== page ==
This page provides a quick introduction to installing scaffolder and creating a simple scaffold from three nucleotide sequences. Scaffolder has been tested on Debian and OS X but there may differences on Windows. If you have any questions or comments feel free to ask on the scaffolder mailing list.
Scaffolder requires both Ruby and RubyGems to run. These are usually already installed or can be installed easy on Mac OS X and Linux distributions. The software can be tested by running the following commands on the console or terminal (excluding the '$' sign):
$ ruby -v $ gem -v
If both of these return without error, scaffolder can be installed via RubyGems using the following command:
$ gem install scaffolder scaffolder-tools
The install can be tests by running the following command. This should print the list of available scaffolder options.
If this fails or returns an error the RubyGems executable directory may not be in your shell path. The location of this can found using the following command, the result of which should be added to the $PATH variable in your shell login script. Examples of updating the shell path are available for OS X and for Linux
# Add the output of this your $PATH $ gem env | grep "EXECUTABLE DIRECTORY" | cut -d : -f 2
Creating a simple scaffold
To begin creating a scaffold, create a text file named 'sequences.fna' containing the following nucleotide sequences. These will be our example sequences which we wish to build a scaffold with. The following steps will progress through creating a simple scaffold.
>sequence1 AAAAAAAAAAAA >sequence2 TTTTTTTTTTTT >sequence3 GGGGG
Create the file 'scaffold.yml' and add the content below. This is the scaffold file specifying how our nucleotide sequences should be joined together.
--- - sequence: source: 'sequence1'
The scaffold is written in the YAML format. YAML is data serialisation format which is useful to pass information between computer software but which also can be easily edited by hand. YAML formatted documents should begin with three dashes ('---'). The scaffold file is represented as a list of sequence entries. Using the YAML format each entry is defined by starting with a dash ('-') then indented by two spaces for the remaining lines of the entry.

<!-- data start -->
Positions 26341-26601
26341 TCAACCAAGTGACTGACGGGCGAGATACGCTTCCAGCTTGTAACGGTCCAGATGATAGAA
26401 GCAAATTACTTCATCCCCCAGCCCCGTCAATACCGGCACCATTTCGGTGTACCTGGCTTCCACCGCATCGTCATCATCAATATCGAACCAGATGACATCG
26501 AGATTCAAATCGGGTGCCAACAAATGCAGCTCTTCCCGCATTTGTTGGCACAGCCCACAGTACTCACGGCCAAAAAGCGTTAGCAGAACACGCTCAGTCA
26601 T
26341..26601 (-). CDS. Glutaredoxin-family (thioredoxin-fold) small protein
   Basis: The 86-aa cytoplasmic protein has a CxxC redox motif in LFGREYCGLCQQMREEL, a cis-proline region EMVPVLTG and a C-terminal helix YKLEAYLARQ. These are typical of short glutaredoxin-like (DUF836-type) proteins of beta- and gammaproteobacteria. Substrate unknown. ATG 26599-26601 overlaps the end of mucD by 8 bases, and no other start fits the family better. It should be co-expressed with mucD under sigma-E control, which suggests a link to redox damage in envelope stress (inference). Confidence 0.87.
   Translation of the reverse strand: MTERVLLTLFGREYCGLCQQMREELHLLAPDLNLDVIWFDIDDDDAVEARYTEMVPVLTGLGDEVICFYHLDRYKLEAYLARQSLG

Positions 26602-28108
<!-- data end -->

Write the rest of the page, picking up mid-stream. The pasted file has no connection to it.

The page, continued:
As you can see in the code above this scaffold file has only one entry. The 'sequence' tag specifies that this entry is a sequence. The 'source' tag identifies the name of the sequence to use. The source tag should match the first space delimited word in the corresponding sequence fasta header.
The sequence for this simple scaffold is produced by running the scaffolder sequence command giving the locations of the two files we have just created.
$ scaffolder sequence scaffold.yml sequences.fna
This returns the nucleotide sequence of sequence1. This is as expected as the scaffold only contains one sequence entry.
Adding additional sequences to the scaffold
A scaffold with only a single sequence is rather simple. Update the scaffold file so that it now resembles the text below. Here we have added a second sequence from the fasta file and an unknown region between these two sequences.
--- - sequence: source: 'sequence1' - unresolved: length: 5 - sequence: source: 'sequence2'
Running the scaffolder command again will generate following super sequence. This contains the two sequences joined by the 5bp region of 'N' characters we specified. These unresolved regions can be used for joining contigs by approximate distances.
Replacing regions of sequence in the scaffold
Imagine there is a region in sequence1 which we wish to replace. For example the start of region on is poor quality or it is an already scaffolded set of contigs containing gaps. Performing PCR would determine the correct sequence in this area but we need a way to update sequence1 in the scaffold. We can do this by updating the scaffold file as follows:
--- - sequence: source: 'sequence1' inserts: - source: 'sequence3' open: 3 close: 5 - unresolved: length: 5 - sequence: source: 'sequence2'
Here we have added an insert to sequence1 using the "inserts" tag. This replaces the region in the range 3...5 (specified by the open and close coordinates) with sequence3. Running the scaffolder command again we can see that this is now the case where four guanine bases have been inserted
This is a brief tutorial for creating a simple scaffold. More complex scaffolds can be created by adding further sequences and inserts to the scaffold. More details about the scaffolder format can be found at the scaffolder API and the scaffolder-format man page. Details on the available scaffolder commands can be found on the man pages.